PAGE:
A LWAY S &

WITH READY TO WEAR, COU­TURE AND BRIDAL ALL UN­DER HER AC­COM­PLISHED BELT, PRE-EM­I­NENT UAE-BASED DESIGNER AYE­SHA DEPALA TURNS COLUM­NIST FOR US, EX­POUND­ING THE VIRTUE OF TIME­LESS DE­SIGN IN A WORLD FULL OF FLEET­ING FASH­ION

Emirates Bride - - FRONT ROW/COLUMN -

aving been born to a fam­ily deeply em­bed­ded in the tex­tile trade, as well as grow­ing up sur­rounded by the ver­dant beauty of Kash­mir, it’s hardly sur­pris­ing that I was drawn to a ca­reer in the fash­ion in­dus­try. Over the course of the last 15 years, I have strived to de­velop my own, au­then­tic de­sign ethos while watch­ing a myr­iad of trends come and go. At times it was dif­fi­cult to re­main true to my in­ter­nal phi­los­o­phy of what fash­ion re­ally stood for - mainly be­cause of the ad­vent of so­cial me­dia and what it has brought to the in­dus­try. Its own ver­sion of the re­lent­less 24-hour news cy­cle blurrs the bound­aries be­tween trend and true fash­ion de­sign. A tricky place for a designer to re­side. Es­pe­cially one who re­lies on the some­what time­less aes­thetics that lend them­selves to bridal­wear – of­ten re­gard­less of cul­tural bound­aries.

To­day’s cus­tomer is no longer guided by the rel­a­tively uni­ver­sal views of con­struc­tion, colour and crafts­man­ship, but in­stead take their fash­ion cues from the ever-chang­ing whims of celebrity cul­ture. This is what makes fash­ion de­sign a real chal­lenge to­day, as it is now as much about de­sign and cre­ativ­ity as it is a com­mer­cially savvy busi­ness. Thank­fully, there still ex­ists a deep un­der­stand­ing of fash­ion as the ex­pres­sion of the en­dur­ing spirit of a woman - and an ap­pre­ci­a­tion of sub­stance (and style, of course) over short-lived trends. When a woman looks back at her wed­ding gown, I’m sure this is what she will want to feel – that she chose some­thing peren­ni­ally chic, beau­ti­ful and clas­sic rather than some­thing to­tally of the mo­ment.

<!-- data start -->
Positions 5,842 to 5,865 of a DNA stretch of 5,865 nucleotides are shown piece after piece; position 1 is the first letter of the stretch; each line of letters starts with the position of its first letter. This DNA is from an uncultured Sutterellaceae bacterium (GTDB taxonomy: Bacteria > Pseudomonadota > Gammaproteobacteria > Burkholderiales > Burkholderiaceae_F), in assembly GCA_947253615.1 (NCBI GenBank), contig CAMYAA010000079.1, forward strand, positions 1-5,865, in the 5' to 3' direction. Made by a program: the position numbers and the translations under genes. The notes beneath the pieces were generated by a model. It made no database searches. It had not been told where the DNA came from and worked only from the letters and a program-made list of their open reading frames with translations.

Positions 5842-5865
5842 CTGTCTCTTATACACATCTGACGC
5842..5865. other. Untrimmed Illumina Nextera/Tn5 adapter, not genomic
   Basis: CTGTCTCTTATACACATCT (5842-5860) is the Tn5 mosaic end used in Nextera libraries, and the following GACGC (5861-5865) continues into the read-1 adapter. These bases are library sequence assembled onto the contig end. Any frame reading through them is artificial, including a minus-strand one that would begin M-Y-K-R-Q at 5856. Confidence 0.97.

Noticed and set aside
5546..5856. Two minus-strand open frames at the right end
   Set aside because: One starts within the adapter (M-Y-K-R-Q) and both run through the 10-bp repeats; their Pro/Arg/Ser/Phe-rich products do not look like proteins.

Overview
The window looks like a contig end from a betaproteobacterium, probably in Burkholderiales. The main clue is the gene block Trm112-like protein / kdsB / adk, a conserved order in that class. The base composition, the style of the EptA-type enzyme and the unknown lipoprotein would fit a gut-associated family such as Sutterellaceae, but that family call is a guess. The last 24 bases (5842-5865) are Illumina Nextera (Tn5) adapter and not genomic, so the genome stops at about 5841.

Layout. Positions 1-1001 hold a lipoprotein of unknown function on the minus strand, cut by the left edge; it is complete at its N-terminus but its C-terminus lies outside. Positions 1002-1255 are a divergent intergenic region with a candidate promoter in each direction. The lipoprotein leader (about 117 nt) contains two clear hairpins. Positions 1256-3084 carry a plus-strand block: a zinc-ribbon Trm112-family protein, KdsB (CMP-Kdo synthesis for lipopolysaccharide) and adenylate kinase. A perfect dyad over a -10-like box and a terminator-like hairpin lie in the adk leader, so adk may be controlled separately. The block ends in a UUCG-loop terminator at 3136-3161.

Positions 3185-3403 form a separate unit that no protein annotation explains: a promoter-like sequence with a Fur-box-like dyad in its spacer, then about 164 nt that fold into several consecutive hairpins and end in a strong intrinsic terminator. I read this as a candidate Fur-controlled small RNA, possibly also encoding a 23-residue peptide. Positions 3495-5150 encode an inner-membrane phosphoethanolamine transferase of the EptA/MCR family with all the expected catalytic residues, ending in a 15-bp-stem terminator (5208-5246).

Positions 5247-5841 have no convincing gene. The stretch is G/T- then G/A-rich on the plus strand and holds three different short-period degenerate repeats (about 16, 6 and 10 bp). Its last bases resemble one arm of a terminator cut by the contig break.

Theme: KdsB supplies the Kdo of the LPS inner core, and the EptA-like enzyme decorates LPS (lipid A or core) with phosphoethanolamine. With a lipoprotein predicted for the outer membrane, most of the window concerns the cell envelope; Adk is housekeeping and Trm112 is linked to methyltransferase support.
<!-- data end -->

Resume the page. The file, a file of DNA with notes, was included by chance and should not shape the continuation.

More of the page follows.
As such, I al­ways strive to­wards po­si­tion­ing my brand at the cross­roads be­tween my own per­sonal sense of style, no doubt a prod­uct of my cre­ative up­bring­ing, and the fash­ion in­dus­try as its been seen his­tor­i­cally. For me, there’s no big­ger feel­ing of ac­com­plish­ment than when I see in a client’s eyes that they’ve recog­nised that both beauty and fash­ion share one in­her­ent qual­ity; the abil­ity to tran­scend both cul­tures and trends, and speak to the very heart of what it means to be hu­man.” "WHEN A WOMAN LOOKS BACK AT H E R W E D D I N G G O W N , S H E ' L L WA N T T O F E E L T H AT S H E C H O S E S O M E T H I N G P E R E N N I A L LY C H I C , B E A U T I F U L A N D C L A S S I C R AT H E R THAN SOME­THING TOTA L LY O F

THE MO­MENT"

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